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Many times, when you hear the word parole, it is in conjunction with probation. But these two legal terms do not mean the same thing.
Probation refers to letting a convicted criminal remain in the community instead of going to jail at all. Their probation will have specific terms and rules they must follow. This can include being home at a specific time, only going to certain places, and calling their probation officer.
Parole, however, deals with the release of an offender after serving part of his or her sentence. Someone on parole is, essentially, getting out of jail or prison early.
When someone is released from prison on parole, they are released before serving the entire sentence given at trial. In most cases, the time spent on parole is supervised.
A parole board decides to release someone on parole, or it is done per statute. For example, the charge an offender is convicted of may require mandatory release or parole.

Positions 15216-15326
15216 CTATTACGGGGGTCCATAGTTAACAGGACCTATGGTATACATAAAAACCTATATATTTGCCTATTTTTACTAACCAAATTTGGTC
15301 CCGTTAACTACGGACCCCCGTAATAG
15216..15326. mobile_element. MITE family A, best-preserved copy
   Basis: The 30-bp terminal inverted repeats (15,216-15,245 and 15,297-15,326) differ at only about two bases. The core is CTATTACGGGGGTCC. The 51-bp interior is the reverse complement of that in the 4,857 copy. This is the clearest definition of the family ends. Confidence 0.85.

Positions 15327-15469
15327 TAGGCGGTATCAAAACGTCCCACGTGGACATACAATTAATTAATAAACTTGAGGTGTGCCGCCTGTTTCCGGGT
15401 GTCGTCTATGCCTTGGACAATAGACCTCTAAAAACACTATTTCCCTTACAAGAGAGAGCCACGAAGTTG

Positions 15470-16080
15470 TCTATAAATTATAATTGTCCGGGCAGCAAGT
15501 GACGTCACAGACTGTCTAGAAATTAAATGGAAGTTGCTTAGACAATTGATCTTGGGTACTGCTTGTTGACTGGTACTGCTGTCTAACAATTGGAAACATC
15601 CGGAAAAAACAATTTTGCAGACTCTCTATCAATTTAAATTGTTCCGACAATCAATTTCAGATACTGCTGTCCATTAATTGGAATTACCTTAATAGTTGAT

A parolee can have several types of supervision statuses, such as:
Other statuses may apply to those who have active warrants, have fled the area, or still need to pay restitution or fines.
Offenders must also meet certain conditions while on parole. These can include:
If an offender on parole violates these conditions or commits another crime, then he or she can be charged with a parole violation. The penalty for such a charge could be a return to jail or prison.
According to the Bureau of Justice Statistics, there were almost 874,800 people on parole at the end of 2016, which is the last year data is available. That total is an increase of around 4,300 offenders from the prior year.
The number of parolees who were returned to prison was about 11,575 people.
Are you are on parole or accused of a violation? It is essential to understand the nature of the violation and all the possible penalties. An experienced, local attorney can help you develop a defense strategy and advise you of your options.
This article is intended to be helpful and informative. But even common legal matters can become complex and stressful. A qualified criminal defense lawyer can address your particular legal needs, explain the law, and represent you in court. Take the first step now and contact a local criminal defense attorney to discuss your specific legal situation.